Editor's note: Aaron David Miller is a public policy scholar at the Woodrow Wilson International Center for Scholars and served as a Middle East negotiator in Democratic and Republican administrations. He is the author of the forthcoming book "Can America Have Another Great President?" The opinions expressed in this commentary are solely those of Aaron David Miller.
With 30-plus governments since independence (average length less than two years), Israeli politics rarely surprises. But Monday's agreement between Benjamin Netanyahu and Kadima leader Shaul Mofaz did precisely that.
In a pre-emptive strike - against his critics, a cynical Israeli press, and, last but not least, an American administration that keeps hoping he's a short-timer - Netanyahu bought himself another 16 months of challenge-free politics, co-opted his main opponent for the price of a deputy premiership, and broadened and legitimized his government for the turbulent period ahead.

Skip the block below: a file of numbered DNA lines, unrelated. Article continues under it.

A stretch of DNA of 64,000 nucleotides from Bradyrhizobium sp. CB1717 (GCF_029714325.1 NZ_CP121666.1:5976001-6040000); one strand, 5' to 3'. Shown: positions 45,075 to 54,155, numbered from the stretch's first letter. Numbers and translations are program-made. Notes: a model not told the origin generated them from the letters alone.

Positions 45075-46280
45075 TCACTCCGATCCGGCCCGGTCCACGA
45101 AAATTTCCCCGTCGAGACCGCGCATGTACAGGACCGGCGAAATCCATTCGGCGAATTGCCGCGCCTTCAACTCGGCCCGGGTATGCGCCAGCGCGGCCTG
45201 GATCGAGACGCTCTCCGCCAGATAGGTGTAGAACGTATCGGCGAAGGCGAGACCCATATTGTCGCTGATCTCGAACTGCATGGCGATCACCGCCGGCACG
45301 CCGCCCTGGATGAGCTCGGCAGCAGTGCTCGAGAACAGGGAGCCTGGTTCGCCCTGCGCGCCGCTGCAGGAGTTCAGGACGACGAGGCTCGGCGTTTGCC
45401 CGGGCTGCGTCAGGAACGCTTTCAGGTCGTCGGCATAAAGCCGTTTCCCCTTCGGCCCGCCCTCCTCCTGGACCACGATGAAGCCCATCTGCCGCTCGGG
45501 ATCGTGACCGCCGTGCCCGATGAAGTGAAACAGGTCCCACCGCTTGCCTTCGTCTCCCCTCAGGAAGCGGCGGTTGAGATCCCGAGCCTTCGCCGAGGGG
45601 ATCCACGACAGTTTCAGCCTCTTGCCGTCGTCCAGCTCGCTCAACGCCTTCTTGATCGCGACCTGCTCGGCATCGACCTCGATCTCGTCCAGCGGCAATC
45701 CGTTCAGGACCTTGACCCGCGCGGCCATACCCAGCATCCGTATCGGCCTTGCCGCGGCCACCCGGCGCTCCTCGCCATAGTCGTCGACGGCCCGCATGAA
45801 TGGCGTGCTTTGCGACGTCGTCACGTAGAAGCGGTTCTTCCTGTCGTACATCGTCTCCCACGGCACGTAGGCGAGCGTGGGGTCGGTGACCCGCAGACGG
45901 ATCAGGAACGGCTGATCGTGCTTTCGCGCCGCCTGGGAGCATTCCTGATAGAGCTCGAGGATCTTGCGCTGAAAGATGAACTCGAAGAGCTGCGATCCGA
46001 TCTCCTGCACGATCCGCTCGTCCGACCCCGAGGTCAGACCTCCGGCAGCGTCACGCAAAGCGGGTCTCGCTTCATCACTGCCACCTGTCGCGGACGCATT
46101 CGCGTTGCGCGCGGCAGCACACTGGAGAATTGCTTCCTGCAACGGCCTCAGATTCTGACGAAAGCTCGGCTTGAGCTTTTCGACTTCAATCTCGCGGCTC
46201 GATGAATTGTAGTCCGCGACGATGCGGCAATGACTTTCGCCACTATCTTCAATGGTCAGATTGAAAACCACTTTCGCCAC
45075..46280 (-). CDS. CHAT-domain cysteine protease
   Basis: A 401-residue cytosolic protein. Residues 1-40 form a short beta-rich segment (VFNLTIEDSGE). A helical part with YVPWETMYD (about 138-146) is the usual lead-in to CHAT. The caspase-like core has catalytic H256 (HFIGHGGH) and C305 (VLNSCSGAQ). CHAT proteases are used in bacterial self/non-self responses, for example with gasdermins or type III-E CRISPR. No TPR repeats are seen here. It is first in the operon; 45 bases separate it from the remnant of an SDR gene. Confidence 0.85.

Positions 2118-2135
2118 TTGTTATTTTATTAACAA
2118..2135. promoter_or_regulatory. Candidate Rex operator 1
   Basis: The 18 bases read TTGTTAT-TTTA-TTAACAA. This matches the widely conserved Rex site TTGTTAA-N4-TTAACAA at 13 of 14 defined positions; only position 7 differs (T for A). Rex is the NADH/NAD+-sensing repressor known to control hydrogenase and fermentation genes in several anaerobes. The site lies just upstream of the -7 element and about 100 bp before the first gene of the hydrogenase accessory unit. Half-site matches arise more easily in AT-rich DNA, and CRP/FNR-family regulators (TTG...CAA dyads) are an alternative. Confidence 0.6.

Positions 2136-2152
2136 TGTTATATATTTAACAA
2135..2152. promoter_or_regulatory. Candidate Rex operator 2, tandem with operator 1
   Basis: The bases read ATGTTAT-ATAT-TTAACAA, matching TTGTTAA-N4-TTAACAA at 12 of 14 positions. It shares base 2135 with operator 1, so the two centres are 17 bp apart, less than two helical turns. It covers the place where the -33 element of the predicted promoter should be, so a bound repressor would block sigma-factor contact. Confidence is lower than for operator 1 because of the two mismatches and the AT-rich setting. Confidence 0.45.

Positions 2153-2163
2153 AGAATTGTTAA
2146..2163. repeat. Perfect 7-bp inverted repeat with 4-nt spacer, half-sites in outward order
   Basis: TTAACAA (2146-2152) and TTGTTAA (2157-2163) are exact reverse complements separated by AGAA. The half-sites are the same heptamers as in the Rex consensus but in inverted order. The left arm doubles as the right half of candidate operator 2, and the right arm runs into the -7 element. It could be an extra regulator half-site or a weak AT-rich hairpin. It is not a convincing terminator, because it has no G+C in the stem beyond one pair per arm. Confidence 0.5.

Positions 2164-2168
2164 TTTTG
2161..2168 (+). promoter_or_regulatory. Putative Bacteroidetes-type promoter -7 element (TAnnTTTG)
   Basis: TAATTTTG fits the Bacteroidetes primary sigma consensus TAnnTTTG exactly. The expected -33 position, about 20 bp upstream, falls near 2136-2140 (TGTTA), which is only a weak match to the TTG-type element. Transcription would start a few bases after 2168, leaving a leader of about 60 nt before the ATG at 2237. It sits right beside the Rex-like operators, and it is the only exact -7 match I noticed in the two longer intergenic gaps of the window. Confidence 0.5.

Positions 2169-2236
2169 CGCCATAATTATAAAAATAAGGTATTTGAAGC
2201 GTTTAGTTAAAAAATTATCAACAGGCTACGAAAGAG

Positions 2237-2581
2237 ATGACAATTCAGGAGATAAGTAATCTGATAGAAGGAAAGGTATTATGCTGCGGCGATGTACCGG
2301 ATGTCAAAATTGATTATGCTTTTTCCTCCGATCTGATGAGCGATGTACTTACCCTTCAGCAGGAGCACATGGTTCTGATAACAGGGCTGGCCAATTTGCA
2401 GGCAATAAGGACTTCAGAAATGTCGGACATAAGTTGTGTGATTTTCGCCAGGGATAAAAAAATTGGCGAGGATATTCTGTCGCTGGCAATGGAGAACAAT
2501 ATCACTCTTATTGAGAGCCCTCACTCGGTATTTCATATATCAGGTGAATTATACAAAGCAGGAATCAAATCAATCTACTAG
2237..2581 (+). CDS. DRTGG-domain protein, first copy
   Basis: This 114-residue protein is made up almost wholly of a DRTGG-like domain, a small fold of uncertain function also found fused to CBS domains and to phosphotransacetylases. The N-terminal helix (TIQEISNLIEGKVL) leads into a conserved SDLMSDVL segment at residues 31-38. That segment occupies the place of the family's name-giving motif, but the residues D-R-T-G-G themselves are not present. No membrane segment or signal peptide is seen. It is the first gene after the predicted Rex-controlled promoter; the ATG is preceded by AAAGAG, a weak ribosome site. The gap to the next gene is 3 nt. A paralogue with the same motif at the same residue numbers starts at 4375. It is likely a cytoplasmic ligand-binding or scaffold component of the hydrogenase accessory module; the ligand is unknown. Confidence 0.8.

While Mofaz looks unprincipled (two weeks ago he said he'd never join a Netanyahu-led coalition), Bibi Netanyahu looks like a veritable statesman and political genius who, for the sake of the country's unity and stability, did the right thing. With U.S. President Barack Obama facing an uncertain political future, Netanyahu has secured his - at least over the short term.
What difference will the new coalition of 94 Knesset members - a virtually unassailable majority - have on the core issues facing Israel?